Online Privacy and the Crypto World: The Data Currency
Let’s dive into the good and the bad of the world of blockchain and cryptocurrencies innovative financial approach, to understand its impact on our private information.
Cryptocurrencies have made headlines lately due to the rise and fall (and rise and fall) of leading blockchain currencies like Bitcoin. But among headlines and Elon Musk tweets, one story that caught our eye was the Colonial Pipeline ransomware recovery by the FBI that managed to track and regain possession of over $2.3 million paid in Bitcoin. <hl>This solved crime raised eyebrows and immanent questions about cryptocurrency and data privacy, here's why:<hl>
The dark side of Bitcoin
The reason this story is particularly fascinating is that it reveals little known truth about what was once considered a safe, private, and anonymous transaction. The cryptocurrency community praises blockchain’s ability to go under the radar, and we can clearly see that this isn’t always the case. Cryptocurrencies can be traced back to users, which makes us wonder what else we might not realize regarding the technology’s approach to privacy.
One of blockchain’s main selling points is that it is decentralized and confidential. Unfortunately, this also means that it is being used for very disturbing transactions, such as ransomware attacks and other dark activities. Many of the marketplaces labeled illegal by authorities are fueled by cryptocurrency, and estimations believe that Bitcoin dark web transactions surpassed $1 billion in 2019.
Regulating crypto privacy
Another element to consider is the notion of cryptocurrency privacy regulation. A decentralized coin is often snubbed by authorities and central financial organizations that refuse to recognize it and offer any form of legitimacy. This makes it difficult for some coins to rise and become mainstream currencies and creates a privacy obstacle along the way. We don’t recognize that we cannot regulate, and despite advanced privacy laws like GDPR and CCPA, it’s hard to determine if blockchain activity can be fully regulated.
Generally speaking, since GDPR forbids capturing personal data that cannot be deleted or amended, we can say that private information shouldn’t be stored on the blockchain in order to be compliant with this law. This isn’t a simple requirement since cryptocurrency transactions must be validated by offering such payer information.
There are technical ways to bypass this obstacle, but they’re far from perfect. For example, Bitcoin is “pseudonymous,” meaning that users give a specific address to identify the transaction. While it is recommended that users pick a new address for each transaction, those who fail to do so can easily be tracked using common data points. Still, crypto payments may be more private and secure than other online options, as we’ll see later on.
If cryptocurrency wants to break the barrier that’s preventing it from becoming mainstream, it may need to jump through the hoops of data privacy and be telling enough to be validated without losing its decentralized nature or storing private user information against the law.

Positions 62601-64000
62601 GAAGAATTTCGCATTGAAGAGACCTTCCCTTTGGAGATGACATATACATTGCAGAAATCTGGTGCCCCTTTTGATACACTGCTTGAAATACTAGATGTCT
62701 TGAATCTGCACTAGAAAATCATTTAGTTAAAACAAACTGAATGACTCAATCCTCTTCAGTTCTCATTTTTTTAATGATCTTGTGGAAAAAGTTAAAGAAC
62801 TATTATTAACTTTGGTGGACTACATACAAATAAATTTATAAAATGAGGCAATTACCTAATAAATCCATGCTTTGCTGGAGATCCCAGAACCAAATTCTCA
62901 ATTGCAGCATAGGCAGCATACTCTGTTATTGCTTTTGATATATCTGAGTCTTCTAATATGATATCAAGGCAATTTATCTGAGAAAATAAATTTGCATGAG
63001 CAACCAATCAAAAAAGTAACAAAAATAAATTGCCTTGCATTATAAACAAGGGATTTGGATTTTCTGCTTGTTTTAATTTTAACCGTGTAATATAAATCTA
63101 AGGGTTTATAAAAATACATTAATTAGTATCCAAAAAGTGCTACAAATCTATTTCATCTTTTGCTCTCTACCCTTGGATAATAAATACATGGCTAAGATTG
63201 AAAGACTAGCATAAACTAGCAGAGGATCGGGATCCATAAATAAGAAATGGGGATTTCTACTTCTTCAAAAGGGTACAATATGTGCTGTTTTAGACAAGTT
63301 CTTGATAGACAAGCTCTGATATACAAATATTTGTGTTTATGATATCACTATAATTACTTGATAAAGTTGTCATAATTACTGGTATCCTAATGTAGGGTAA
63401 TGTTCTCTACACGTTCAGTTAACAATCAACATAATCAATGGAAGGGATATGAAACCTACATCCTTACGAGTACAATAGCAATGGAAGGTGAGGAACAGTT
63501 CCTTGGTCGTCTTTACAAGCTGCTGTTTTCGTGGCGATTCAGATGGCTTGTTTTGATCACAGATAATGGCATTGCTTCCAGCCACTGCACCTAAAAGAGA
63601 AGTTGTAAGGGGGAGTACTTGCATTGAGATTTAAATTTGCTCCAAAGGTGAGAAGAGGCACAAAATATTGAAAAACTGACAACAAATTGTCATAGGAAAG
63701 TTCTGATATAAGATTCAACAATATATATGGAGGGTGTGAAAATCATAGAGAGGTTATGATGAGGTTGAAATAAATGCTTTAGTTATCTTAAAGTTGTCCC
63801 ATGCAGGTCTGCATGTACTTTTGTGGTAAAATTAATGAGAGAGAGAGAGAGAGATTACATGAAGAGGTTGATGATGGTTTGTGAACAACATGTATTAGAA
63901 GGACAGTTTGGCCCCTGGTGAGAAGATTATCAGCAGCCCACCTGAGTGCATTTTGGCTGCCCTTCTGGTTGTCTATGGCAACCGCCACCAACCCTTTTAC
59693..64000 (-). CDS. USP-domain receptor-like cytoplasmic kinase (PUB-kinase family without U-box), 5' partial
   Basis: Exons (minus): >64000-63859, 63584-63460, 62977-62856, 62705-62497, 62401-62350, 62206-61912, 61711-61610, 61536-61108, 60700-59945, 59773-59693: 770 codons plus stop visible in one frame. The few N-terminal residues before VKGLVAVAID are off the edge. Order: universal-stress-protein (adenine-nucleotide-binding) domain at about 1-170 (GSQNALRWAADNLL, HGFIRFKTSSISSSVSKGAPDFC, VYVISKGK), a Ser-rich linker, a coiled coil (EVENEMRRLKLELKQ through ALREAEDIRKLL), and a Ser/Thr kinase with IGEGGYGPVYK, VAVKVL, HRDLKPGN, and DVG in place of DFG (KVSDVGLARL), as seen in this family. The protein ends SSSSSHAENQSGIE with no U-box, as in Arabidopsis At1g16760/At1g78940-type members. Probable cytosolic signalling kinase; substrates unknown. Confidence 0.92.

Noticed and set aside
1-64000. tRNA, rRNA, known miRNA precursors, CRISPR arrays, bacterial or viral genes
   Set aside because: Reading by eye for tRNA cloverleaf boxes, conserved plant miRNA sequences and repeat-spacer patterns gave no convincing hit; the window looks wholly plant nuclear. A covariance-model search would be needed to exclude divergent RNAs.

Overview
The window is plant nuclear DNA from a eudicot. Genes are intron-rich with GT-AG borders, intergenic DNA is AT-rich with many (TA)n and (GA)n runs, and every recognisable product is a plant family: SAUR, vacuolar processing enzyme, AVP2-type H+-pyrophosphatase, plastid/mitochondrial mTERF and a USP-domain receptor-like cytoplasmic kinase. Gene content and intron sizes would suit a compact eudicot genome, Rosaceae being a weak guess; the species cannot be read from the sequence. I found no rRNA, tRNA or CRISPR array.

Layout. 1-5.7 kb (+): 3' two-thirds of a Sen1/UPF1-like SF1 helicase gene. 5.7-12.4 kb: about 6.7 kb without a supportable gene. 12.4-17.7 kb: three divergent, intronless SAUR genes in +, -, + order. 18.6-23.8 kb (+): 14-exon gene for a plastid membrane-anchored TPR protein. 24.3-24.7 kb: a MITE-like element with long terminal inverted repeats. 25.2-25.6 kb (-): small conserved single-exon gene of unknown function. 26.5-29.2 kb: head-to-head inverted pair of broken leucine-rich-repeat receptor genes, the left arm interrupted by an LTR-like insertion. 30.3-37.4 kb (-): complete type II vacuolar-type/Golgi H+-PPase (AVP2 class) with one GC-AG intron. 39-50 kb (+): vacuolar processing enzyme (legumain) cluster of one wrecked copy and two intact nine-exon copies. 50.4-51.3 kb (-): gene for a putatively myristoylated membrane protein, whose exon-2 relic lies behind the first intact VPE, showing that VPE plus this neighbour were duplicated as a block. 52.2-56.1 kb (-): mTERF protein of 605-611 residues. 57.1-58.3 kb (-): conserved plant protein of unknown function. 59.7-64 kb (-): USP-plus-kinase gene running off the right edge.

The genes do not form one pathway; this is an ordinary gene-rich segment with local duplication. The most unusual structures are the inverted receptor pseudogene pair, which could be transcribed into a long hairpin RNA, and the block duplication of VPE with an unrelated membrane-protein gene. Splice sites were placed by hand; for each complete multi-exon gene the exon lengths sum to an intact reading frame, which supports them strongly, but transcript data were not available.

The bright side of crypto privacy
It’s not all bad. Cryptocurrency can also keep our data safe and protect users’ privacy. The same way hackers and other criminals embrace cryptocurrency to commit acts we disapprove of, the average and honest Joe can use this technology simply to stay safe. The technology that protects dark web users from being revealed can make it harder for them to attack users. This quality has been discussed for several years now, and The Pentagon already named blockchain a “Cybersecurity Shield“ back in 2017.
In a way, crypto may be the data privacy solution we’re all looking for. Where legislation is lacking, lagging, and local, technologies like blockchain can overcome time and space limitations to offer solid protection. The more common blockchain technology use becomes, the more protected online activity may get, thanks to crypto’s ability to keep private data safe. We should keep in mind that the race between hackers and protectors is never over, and we can expect hackers to continue to operate in this field, but blockchain still offers a new set of tools to fight the good fight.
Another advantage is the enhanced understanding of privacy brought by cryptocurrencies. Internet users who learn about blockchain are exposed to ideas regarding privacy in general, and so the rise of these coins adds to the public lively debate around data privacy.
Cryptocurrencies help educate internet users worldwide regarding the level of security they should demand from any online service they use. Blockchain early adopters may be more inclined to be proactive about using digital tools to take ownership of their data. The crypto generation may very well be the one that leads the next data privacy revolution, armed with a deeper understanding of privacy standards and the technologies that enable them.